There’s a saying heard often around the Magic circuit, “Better Lucky Than Good.” This always tips off the debate on whether Magic, or any game, is skill/strategy, luck, or a combination of both.
When you were young, you may have played games like Candyland and Chutes & Ladders. These games would be examples of pure luck and no skill. You pick a card, throw dice, or flip a spinner and whatever comes up, you move the appropriate spaces. There is no strategy or skill.
At the other end of the scale are games such as Chess and Go, where there is no luck involved. It is a set board, set rules and no randomizing factors. One intellect vs. another intellect. Many would say that this is the true test of a gamer, but very few games have achieved this purity of play.
The vast majority of games fall somewhere in the middle with varying degrees of luck and strategy. Games like Sorry or Monopoly have strategy (which pawn to move, buy or sell), but much of the game is determined by the throw of a die. You can’t win Scrabble without knowing the words, but you also can’t win if you don’t pull the right letters that come randomly from the bag. Most card games (Poker, Bridge) have great amounts of strategy, but you are still limited to the luck of the draw. Finally, CCG’s like magic attempt to limit the luck factor by allowing you to build a deck with your own mix of cards, but luck is ultimately a major factor in what you do and don’t draw.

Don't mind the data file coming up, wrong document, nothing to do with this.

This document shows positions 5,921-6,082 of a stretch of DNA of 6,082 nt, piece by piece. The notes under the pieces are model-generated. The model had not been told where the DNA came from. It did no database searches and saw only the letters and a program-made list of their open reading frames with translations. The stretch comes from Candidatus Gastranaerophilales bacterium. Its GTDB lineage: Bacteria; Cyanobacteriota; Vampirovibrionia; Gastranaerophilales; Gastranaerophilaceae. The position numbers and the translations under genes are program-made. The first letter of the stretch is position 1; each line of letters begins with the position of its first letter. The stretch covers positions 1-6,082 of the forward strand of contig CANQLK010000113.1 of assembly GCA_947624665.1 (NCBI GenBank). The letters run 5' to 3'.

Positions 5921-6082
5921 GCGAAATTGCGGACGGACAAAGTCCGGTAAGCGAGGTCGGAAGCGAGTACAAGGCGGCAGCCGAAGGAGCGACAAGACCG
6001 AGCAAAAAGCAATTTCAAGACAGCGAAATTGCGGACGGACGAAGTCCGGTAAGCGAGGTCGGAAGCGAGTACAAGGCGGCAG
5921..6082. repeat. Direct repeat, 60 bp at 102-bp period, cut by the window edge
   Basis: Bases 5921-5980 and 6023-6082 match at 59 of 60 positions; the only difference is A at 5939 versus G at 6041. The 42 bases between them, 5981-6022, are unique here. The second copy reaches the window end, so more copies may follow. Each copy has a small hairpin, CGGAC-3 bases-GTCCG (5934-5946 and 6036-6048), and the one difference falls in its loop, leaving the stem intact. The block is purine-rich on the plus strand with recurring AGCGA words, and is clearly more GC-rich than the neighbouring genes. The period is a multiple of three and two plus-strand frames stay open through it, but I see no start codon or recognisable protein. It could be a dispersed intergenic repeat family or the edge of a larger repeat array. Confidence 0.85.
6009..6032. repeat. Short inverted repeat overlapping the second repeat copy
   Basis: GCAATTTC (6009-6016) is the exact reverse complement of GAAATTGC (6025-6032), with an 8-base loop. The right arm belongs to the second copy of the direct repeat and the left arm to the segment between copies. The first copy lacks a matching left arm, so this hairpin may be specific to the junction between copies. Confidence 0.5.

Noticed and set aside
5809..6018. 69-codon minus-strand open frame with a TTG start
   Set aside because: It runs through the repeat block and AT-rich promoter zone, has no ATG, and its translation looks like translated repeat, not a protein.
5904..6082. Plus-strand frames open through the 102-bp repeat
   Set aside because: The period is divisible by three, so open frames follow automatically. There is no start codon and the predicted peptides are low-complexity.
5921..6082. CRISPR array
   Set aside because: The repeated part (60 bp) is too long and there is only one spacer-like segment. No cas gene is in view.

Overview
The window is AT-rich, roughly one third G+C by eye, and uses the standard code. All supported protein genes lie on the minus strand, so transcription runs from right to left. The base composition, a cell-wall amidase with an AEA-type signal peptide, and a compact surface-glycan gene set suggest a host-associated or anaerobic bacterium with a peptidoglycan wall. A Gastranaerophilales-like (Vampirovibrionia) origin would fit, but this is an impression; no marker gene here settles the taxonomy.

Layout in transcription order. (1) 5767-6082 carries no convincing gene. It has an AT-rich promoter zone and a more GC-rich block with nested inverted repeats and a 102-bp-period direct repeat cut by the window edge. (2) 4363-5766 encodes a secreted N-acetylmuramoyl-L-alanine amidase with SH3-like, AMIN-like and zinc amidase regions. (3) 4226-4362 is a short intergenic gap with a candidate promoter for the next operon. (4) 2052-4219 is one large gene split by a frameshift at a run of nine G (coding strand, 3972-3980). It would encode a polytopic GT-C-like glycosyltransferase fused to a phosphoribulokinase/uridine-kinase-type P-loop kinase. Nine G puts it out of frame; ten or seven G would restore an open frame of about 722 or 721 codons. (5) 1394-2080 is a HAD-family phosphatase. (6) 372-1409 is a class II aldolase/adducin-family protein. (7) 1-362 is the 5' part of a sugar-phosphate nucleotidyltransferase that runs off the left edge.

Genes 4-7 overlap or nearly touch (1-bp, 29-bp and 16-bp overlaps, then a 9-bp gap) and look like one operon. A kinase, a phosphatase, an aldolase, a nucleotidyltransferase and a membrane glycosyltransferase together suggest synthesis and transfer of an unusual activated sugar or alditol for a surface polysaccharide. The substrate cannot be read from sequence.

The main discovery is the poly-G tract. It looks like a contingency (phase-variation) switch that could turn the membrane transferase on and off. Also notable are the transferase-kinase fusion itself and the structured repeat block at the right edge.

To show how varying degrees of luck vs. skill can change the flavor of a game, let’s look at the last three games designed by Renier Knizia (Euphrat & Tigris, Durch Die Wüste and Samurai). All three games are variations on the concept of tile-laying (or, in one case, camel laying), but the design of the games make the luck factor from semi-high to negligible.
In Euphrat & Tigris, you are laying tiles on the board that are pulled from a central source. There are only so many red tiles, which are very important for two different types of conflicts, and if Player A luckily pulls 75% of them, it will be very difficult for Player B to play effectively.
In Samurai, each player has there own set of identical tiles. Everyone has a “3 Buddha” and a Ronan (the ultimate wild tile). While these tiles may not be pulled and played in the same order, each player knows that they will eventually be able to use all 20 tiles. Yes, there is luck in the pull order, but there is also the ability to both plan you own moves ahead and to strategize against other players by “counting tiles” and seeing what they have left to play.
Finally, Durch Die Wüste is the purest strategy game of the three, maybe of any game of recent design. The only random factor in the game is the placing of “water holes” on the board worth 1, 2 or 3 victory points. After that, the entire game comes down to the tactical decisions of where to place your next camel in each caravan for the most victory point value or to foil the next move of your opponents. Many are comparing the game to Go in that it is the strategical placing (camels here, stones in Go) and the accumulation of victory points by “walling off” areas of the board.
It is the rare game that does not include some element of luck and many a gamer would not know what to do if they weren’t able to say “I only would have won if I (he/she) hadn’t thrown an X.” Of course, if you win, you know it was all due to skill.